Ashleigh Barty Serves The Winning Ace
“Ashleigh Barty retired! Oh, I can’t believe it. Did you read this news story?”
“Wise girl!” Lulu, my parrot, glanced at me and resumed nibbling at the green chilies.
“What are you talking, Lulu? It doesn’t make sense. She is the current number one in Tennis. And she is just twenty-five; she has long years ahead.”
“That’s the point, she is quitting when she is at the top.”
“But she has earned millions and would have earned several more millions. Sports stars like her earn a fortune in sponsoring products. Do you realize that she has given up huge money and fame?”
“What you say is obvious, right? What does not meet the eye is more precious.”
“Don’t talk in riddles. At twenty-five she has renounced so much. Now don’t tell me she is becoming a sanyasin and going to Himalayas.”
“She has answered for herself a very fundamental question. It is that question which several sports persons, and corporate honchos fail to answer. Political leaders have no capability to think of that question, you see…….”
“… Oh, come on Lulu. Stop going round and about. Tell me what it is.”
“The fundamental question is ‘How much is enough?’ Once you make a few millions, adding more millions do not fetch more comfort, luxury and fame. The ‘law of diminishing returns’ kicks in.”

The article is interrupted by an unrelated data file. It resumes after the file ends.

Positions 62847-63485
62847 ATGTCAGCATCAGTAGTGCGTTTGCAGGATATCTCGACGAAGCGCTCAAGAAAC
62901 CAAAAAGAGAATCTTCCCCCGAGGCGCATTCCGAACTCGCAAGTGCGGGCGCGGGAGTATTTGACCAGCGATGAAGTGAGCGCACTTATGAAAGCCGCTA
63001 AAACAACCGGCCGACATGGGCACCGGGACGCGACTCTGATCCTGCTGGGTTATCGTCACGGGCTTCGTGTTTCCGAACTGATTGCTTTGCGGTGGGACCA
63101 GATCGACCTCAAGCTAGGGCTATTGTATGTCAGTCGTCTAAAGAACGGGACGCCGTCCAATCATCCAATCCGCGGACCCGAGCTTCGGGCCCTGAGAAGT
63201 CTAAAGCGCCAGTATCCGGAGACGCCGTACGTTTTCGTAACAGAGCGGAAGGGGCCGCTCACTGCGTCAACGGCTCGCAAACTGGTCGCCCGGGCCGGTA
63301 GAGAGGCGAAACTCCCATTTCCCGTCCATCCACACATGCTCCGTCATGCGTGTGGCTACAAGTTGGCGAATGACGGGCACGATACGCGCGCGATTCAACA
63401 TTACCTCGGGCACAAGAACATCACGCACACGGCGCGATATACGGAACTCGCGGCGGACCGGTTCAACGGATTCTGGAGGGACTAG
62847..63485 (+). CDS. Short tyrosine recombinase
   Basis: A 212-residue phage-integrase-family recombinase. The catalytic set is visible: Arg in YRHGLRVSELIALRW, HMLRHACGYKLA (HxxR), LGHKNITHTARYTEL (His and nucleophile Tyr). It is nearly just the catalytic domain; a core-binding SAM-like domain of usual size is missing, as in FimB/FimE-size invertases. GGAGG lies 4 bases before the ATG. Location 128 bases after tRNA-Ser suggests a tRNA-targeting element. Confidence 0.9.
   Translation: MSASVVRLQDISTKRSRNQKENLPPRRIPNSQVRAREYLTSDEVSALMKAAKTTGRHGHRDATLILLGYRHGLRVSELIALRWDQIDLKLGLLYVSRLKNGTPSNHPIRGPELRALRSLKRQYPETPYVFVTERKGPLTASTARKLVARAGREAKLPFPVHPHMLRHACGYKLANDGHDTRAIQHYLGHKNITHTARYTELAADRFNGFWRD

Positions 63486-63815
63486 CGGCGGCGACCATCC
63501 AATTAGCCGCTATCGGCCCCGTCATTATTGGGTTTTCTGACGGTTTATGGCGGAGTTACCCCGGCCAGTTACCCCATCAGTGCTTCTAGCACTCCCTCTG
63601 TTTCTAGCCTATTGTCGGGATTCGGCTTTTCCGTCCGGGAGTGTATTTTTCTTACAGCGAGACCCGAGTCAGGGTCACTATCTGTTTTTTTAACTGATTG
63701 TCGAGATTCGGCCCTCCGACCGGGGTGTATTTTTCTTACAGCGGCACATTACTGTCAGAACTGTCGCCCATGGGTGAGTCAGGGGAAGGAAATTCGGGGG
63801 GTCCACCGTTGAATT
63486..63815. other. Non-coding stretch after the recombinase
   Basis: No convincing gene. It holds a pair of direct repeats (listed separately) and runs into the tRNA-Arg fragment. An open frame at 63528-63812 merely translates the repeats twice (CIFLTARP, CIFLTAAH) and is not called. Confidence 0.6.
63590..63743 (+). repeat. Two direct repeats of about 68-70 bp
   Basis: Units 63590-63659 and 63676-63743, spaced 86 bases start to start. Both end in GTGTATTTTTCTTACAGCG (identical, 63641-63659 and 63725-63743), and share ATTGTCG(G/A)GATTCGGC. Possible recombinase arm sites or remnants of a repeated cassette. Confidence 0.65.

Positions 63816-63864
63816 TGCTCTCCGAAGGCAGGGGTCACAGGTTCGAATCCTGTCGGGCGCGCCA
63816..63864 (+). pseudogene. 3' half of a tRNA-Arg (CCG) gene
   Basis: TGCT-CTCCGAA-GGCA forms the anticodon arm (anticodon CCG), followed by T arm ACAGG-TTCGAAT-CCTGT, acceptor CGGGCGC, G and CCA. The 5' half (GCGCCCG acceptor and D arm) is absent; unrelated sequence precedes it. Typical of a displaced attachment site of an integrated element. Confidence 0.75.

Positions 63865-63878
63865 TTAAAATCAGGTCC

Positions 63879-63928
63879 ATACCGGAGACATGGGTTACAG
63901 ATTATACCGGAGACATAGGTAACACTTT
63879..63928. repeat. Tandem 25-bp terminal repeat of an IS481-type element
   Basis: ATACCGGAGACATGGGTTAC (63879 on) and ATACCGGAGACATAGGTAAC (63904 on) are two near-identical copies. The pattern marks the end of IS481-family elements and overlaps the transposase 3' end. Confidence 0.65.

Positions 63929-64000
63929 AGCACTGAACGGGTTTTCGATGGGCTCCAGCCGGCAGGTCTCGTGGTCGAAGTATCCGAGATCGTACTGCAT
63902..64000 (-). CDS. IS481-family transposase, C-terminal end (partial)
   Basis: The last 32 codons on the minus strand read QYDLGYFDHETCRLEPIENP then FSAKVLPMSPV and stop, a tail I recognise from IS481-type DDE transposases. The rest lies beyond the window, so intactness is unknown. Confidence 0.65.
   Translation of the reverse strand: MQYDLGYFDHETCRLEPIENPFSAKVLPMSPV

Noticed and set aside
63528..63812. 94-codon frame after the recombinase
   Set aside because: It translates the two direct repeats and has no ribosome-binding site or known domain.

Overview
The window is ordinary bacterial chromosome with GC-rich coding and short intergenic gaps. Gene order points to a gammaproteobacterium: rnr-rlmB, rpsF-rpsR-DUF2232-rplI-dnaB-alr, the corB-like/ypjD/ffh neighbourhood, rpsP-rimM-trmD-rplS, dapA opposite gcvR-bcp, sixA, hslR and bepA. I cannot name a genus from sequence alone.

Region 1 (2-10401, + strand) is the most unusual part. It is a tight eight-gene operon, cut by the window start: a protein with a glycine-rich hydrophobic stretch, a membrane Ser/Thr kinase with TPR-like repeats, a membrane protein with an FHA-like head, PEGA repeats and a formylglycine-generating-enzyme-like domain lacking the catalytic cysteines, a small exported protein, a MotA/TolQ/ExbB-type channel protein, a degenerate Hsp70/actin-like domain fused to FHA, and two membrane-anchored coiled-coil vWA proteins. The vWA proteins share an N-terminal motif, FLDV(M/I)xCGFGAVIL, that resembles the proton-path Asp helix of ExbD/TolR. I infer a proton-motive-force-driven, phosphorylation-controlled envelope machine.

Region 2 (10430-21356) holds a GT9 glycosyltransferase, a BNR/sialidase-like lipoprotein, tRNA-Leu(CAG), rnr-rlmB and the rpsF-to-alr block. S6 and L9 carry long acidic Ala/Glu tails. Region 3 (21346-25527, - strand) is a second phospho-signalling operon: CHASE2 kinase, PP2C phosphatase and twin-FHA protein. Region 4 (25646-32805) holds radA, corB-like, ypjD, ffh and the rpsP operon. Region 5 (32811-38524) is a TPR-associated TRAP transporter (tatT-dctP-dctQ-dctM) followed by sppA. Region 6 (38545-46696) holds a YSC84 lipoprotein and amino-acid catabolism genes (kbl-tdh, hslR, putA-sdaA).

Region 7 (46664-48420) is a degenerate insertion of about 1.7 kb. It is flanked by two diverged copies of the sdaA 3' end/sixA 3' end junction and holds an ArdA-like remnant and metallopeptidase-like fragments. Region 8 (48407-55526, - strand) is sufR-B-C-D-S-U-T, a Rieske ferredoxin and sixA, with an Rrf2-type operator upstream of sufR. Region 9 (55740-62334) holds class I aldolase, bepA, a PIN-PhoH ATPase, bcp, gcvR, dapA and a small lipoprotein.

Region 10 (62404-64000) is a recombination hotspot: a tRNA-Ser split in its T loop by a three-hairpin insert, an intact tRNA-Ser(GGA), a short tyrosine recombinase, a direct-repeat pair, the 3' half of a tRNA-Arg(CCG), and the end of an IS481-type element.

“That’s true. But she had the potential of setting many big records. She brought glory to Australian tennis but she could have carved out a special niche for herself. I mean, I do not understand her decision.”
“The question remains – ‘How much is enough?’ She has answered it for herself. Serena Williams has won twenty-three grand slams and she is still one short of Margaret Court’s record of twenty-four grand slams! If she retires now, she will in all probability, will be haunted by her ‘one short’ title! No such pain for Ashleigh Barty.”
“I see your point. Ashleigh Barty has taken complete charge of her own life. She is not going to be pushed around by temptations and expectations.”
“You would have seen what happens to people at the top of organizations. They are unable to decide how much is enough. They stay on even though they can’t add value like the Gandhis, or come back like Ratan Tata and Narayan Murthy. We see that happening in companies where investors are at work. The thought of retiring gracefully does not occur to them.”
“And what about political leaders? They never answer that question. Sharad Pawar at one point said that he was going to retire from active politics, but he is there. Ravi Shastri retired almost on public demand!”
“Remember, when you make a choice to do something, you also impliedly decide not to do something. Possessive people do not understand it.”